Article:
Those municipal candidates who cite a need for change in their platforms will face opposition from at least eight of the city’s elected officials in this year’s election.
Of the city’s 13 elected officials, eight have confirmed to Sudbury.com that they are seeking another term on council in this year’s municipal election, set for Oct. 24.
Those to confirm they are seeking re-election include Mayor Brian Bigger, Ward 1 Coun. Mark Signoretti, Ward 2 Coun. Michael Vagnini, Ward 3 Coun. Gerry Montpellier, Ward 4 Coun. Geoff McCausland, Ward 5 Coun. Robert Kirwan, Ward 6 Coun. René Lapierre and Ward 11 Coun. Bill Leduc. Outside of Bigger, none have specified they are seeking the mayor's seat.
Ward 8 Coun. Al Sizer, Ward 9 Coun. Deb McIntosh, Ward 10 Coun. Fern Cormier and Ward 12 Coun. Joscelyne Landry-Altmann all responded by stating that they are not ready to announce anything at this time.
Although the municipal election is still several months away and the nomination period doesn’t open until May 1, the unofficial election season appears to already be in bloom.
Mayor Brian Bigger first indicated his intentions to seek re-election during his State of the City address in September, when he answered a question on the topic and affirmed his intentions. Although he has yet to formally launch a campaign, he answered questions about his bid for re-election earlier this month, at which time he reaffirmed his commitment to another term.
Running against the incumbent mayor will be homelessness advocate Bob Johnston, pending he hasn’t disqualified himself by breaking the Municipal Elections Act, and former Ward 4 Coun. Evelyn Dutrisac.
Announcing a platform centred on change and improving the reputation of city council, Mike Parent is running against Kirwan in Ward 5.
Late last month, Ward 7 Coun. Mike Jakubo announced that he is not seeking re-election. Although he cited family priorities as the chief motivator behind his decision, a worsening atmosphere around virtual council chambers also factored into his decision.
The following is what the incumbents seeking re-election have to say about their decision.
As previously reported, Bigger said that although his platform has yet to be fully hashed out, it’s likely to focus on helping vulnerable residents, tackling city infrastructure investments and addressing climate change and other environmental concerns.
Seniors, he said, are also a priority moving forward, with the $63.9-million Pioneer Manor bed redevelopment project an important project in the works.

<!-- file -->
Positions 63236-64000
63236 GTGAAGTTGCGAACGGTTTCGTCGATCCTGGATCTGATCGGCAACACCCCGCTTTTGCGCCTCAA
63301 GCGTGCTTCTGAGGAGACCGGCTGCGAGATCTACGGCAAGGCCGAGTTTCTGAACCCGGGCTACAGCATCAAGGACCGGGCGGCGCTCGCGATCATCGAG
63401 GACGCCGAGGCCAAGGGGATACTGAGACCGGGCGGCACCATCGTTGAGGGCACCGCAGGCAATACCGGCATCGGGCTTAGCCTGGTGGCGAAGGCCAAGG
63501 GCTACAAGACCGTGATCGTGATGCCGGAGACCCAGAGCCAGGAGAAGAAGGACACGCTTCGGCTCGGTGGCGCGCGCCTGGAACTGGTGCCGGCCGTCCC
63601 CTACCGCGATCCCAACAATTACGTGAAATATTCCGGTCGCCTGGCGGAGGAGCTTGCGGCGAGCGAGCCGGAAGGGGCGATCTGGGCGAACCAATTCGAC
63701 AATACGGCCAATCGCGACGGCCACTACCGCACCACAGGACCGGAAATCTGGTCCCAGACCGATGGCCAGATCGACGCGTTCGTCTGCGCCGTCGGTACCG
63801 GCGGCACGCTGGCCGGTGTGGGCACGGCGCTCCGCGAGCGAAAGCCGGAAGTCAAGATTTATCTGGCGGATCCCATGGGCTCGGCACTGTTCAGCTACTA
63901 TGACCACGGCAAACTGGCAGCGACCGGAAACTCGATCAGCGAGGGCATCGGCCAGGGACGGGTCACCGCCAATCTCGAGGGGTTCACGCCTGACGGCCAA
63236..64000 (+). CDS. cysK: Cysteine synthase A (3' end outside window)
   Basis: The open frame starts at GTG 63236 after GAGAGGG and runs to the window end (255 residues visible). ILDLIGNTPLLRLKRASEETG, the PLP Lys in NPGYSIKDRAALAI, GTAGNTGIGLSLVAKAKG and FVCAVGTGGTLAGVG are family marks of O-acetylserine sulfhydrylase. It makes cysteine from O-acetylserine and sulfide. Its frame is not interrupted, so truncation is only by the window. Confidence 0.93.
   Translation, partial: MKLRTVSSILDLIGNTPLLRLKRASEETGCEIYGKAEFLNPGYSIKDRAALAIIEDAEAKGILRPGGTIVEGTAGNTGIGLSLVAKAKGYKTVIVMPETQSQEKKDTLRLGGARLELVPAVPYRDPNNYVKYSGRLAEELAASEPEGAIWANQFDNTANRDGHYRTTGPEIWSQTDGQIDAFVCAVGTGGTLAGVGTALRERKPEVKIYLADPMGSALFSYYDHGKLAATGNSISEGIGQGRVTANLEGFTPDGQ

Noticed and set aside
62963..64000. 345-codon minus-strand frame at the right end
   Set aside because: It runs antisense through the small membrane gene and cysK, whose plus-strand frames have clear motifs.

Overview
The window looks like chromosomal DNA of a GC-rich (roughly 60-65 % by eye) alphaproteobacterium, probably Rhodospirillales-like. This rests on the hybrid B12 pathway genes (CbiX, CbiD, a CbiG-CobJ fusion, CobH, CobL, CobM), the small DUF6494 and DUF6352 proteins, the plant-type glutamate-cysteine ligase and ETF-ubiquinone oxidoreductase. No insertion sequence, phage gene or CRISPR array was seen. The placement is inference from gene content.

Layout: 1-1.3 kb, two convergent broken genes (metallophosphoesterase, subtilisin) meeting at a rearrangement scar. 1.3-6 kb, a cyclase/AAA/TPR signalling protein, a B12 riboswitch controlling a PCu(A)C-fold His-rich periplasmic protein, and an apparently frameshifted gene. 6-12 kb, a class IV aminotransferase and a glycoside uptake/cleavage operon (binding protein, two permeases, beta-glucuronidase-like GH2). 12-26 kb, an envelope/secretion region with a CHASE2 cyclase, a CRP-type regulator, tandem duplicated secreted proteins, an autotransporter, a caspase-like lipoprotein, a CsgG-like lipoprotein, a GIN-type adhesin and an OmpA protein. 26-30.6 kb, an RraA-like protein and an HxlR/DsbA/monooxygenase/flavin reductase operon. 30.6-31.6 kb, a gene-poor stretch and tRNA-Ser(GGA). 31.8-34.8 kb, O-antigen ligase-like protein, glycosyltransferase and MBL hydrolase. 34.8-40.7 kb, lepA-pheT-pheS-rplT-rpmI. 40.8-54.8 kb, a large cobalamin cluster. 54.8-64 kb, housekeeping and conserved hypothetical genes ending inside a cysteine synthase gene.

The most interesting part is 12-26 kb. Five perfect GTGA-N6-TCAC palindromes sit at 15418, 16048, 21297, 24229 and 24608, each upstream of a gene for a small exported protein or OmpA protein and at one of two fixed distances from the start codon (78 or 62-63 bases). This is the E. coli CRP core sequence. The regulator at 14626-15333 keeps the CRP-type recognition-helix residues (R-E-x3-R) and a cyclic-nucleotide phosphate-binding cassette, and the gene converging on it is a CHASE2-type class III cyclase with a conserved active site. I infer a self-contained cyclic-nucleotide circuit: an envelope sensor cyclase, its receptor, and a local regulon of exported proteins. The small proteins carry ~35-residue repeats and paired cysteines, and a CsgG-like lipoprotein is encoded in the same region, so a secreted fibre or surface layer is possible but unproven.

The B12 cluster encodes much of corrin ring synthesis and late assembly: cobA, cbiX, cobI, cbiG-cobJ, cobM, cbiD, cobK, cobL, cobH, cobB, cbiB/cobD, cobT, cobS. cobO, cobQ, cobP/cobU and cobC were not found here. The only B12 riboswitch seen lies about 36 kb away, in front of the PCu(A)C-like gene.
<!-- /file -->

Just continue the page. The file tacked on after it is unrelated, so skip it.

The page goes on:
Serving citizens in Ward 1 has been an “extreme honour,” Signoretti said, adding that while he may not have been able to solve every issue or share the views of all the councillors around the table, his “sincerest intention is to move our community forward.”
There’s a lot of work to do, he said, adding that he will continue advocating for budget reform.
“Simply tagging a tax rate increase to the previous year’s budget is not sustainable,” he said. “We need to spend on needs, and not on wants.”
“We still need a cultural change, we need a structural change and we need more of a common-sense approach,” Vagnini said. “You can’t paint everybody with the same paintbrush.”
Although he’s not advocating for de-amalgamation, he is pushing to give greater autonomy to certain areas of the municipality.
Montpellier said that he intends “to continue my getting the truth and best deals for taxpayers.”
McCausland indicated there is still “lots of work to be done and many opportunities on the horizon that can benefit all of the communities that make up Greater Sudbury.”
When first elected to city council in 2014, Kirwan declared a commitment to serve the residents for a minimum of 12 years, which he is still striving to achieve by securing a third term.
He cites the experience he gathered during his first several years on city council as a key selling point in his re-election campaign and pledges to fight for residents.
Having enjoyed his time on city council thus far, Lapierre said he hopes to continue serving the residents of Hanmer and Val Therese.
“I believe there are many great things happening in Greater Sudbury and I would be honoured to continue working alongside council and staff to help lead these great things and make Greater Sudbury grow.”
Saying that he is available to residents 24/7, Leduc indicated that there’s still lots of work to do “with regards to advocating for our homeless” via rehabilitation centres and in addressing mental health issues. On these topics and other fronts, such as repairing the city’s roads, he said the city has already been making great progress.
Further, he said the city is well-positioned to attract new businesses in the electric vehicle industry.
Tyler Clarke covers city hall and political affairs for Sudbury.com.